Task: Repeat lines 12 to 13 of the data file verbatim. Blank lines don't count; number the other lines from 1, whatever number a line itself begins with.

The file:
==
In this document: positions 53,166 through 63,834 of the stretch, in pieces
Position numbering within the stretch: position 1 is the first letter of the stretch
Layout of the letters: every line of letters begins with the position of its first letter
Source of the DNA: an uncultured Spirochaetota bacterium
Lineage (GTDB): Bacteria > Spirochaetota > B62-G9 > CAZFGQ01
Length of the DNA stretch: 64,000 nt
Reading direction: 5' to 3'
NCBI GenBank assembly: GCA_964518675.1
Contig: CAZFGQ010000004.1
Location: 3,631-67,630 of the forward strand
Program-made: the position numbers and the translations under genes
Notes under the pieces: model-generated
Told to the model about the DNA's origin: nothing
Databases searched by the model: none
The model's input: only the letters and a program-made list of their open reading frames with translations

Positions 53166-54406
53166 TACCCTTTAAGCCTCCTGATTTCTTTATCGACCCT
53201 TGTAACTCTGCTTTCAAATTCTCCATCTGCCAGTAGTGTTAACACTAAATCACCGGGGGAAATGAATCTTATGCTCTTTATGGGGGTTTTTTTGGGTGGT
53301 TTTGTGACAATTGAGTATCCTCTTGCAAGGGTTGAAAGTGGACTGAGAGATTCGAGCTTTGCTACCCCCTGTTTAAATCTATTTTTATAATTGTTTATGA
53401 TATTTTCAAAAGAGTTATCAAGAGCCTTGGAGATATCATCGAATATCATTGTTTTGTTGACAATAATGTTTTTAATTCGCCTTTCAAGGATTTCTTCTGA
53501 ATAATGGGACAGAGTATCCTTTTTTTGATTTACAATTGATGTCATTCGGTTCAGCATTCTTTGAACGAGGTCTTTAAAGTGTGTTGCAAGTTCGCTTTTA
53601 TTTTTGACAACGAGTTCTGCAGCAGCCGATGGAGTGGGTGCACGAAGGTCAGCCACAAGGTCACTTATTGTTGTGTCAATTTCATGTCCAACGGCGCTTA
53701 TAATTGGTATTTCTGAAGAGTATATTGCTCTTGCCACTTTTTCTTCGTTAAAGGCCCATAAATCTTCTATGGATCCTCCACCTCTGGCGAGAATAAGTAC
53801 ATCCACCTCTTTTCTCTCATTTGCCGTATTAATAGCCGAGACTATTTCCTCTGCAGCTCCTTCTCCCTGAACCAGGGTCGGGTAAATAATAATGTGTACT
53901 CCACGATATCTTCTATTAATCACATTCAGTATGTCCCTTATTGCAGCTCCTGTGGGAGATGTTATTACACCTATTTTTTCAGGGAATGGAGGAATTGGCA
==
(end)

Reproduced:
Notes under the pieces: model-generated
Told to the model about the DNA's origin: nothing